By Amos Wemanya
Two years ago Kenya banned the use, manufacture and sale of environmentally harmful single-use plastic carrier bags. This year during the commemoration of the World Environment Day, President Uhuru Kenyatta banned the use of single-use plastics in protected areas which covers national parks, forests, and beaches.
The ban becomes effective on June 5, 2020. This is a good move and Kenya seems to be moving in the right direction to protect the environment. However, the President’s orders might be hard to implement without proper legislative frameworks and regulations.
Studies show that plastic bags and plastic containers can take up to a thousand years to decompose, causing threats to wildlife, people and the environment. Marine species of all sizes, from zooplankton to whales, have been affected by plastic pollution. Plastic also attracts and concentrates other pollutants from surrounding seawater, posing a contamination risk. Scientists are studying the impacts of that contamination on fish as well as the possible impact it may have on human health.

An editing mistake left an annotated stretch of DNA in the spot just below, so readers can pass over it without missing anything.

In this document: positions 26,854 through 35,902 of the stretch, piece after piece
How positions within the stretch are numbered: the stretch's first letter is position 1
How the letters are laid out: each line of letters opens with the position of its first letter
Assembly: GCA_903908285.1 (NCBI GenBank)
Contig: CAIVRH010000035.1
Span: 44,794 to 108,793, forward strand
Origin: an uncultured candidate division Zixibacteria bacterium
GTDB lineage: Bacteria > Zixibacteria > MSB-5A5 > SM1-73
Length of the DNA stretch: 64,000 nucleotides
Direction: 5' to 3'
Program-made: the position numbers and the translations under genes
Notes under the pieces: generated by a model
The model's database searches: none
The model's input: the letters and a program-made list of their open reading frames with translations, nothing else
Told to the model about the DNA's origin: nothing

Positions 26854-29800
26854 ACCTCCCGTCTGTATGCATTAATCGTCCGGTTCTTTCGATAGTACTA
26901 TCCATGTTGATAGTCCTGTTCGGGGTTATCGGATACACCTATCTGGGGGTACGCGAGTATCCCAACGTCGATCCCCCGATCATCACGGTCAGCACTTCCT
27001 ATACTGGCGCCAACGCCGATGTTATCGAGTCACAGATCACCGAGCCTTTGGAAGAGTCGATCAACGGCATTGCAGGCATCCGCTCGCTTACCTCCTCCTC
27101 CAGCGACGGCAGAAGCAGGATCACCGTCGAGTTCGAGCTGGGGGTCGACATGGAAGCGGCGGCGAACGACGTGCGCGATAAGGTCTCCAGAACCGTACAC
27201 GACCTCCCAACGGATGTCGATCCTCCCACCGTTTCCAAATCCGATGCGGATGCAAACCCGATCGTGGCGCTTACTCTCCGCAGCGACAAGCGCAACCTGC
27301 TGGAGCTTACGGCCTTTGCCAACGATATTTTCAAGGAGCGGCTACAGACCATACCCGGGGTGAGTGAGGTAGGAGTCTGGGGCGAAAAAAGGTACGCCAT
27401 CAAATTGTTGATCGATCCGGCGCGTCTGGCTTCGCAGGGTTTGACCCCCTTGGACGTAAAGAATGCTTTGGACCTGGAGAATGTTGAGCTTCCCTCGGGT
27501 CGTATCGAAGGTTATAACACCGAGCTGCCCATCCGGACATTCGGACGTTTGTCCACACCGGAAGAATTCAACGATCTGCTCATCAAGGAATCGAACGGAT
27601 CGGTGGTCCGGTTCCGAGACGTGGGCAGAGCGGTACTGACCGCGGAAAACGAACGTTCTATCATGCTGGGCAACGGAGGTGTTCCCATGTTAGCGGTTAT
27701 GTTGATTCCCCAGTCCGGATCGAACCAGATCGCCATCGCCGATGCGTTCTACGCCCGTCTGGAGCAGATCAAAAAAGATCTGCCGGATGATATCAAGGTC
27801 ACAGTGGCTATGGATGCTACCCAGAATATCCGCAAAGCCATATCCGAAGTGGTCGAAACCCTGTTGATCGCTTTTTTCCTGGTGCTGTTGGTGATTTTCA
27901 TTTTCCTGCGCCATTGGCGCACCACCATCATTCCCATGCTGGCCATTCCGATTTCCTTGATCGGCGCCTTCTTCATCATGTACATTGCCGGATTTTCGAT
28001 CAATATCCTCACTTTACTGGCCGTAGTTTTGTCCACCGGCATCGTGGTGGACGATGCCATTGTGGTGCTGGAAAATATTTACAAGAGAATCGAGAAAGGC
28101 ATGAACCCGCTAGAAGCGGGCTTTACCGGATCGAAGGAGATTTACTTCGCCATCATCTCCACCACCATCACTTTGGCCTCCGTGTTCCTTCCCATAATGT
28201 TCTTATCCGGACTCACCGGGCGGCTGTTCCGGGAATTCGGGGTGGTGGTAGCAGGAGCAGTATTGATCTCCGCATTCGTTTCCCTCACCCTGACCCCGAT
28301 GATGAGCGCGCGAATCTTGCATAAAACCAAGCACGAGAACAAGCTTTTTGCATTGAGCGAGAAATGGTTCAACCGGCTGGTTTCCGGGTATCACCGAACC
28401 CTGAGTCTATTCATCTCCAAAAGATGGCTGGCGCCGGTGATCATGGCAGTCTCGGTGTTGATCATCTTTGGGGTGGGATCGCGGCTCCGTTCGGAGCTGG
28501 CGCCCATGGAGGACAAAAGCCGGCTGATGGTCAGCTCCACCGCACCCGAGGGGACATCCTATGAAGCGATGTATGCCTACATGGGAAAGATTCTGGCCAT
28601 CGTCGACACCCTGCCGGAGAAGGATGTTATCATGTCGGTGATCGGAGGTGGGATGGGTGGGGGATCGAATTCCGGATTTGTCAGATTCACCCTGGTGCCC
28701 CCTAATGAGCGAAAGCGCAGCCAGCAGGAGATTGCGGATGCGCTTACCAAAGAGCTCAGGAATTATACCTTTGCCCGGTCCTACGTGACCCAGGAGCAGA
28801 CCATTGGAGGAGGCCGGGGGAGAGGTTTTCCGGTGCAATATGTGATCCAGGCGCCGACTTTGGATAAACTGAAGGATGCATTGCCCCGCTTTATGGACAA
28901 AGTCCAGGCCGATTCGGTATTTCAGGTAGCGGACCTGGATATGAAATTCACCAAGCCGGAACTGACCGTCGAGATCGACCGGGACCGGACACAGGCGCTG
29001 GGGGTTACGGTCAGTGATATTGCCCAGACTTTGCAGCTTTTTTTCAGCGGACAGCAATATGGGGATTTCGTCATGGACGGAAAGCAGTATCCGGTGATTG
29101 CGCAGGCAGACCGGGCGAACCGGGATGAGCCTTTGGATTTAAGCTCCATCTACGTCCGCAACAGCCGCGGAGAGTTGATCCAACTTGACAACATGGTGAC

Research reports such as the United Nations Environment Programme’s 2018 report on single-use plastics indicate that the production of plastic has outpaced that of every other material. Much of the plastic is designed to be thrown away within a few minutes of its first use. Plastics produced on land end up is the oceans forming marine debris. To deal with the marine plastic pollution problem, production and use of plastics on land need to be dealt with.
The plastic industry has proclaimed for a long time, the false solutions for recycling. However, the real problem is the production of single-use plastics. Production of single-use plastic items such as carrier bags and polythene terephthalate (PET) bottles is a bad idea. Recycling single-use plastics encourages consumers to buy and hurl more plastic instead of reusing items. Thus, recycling will never solve the problem.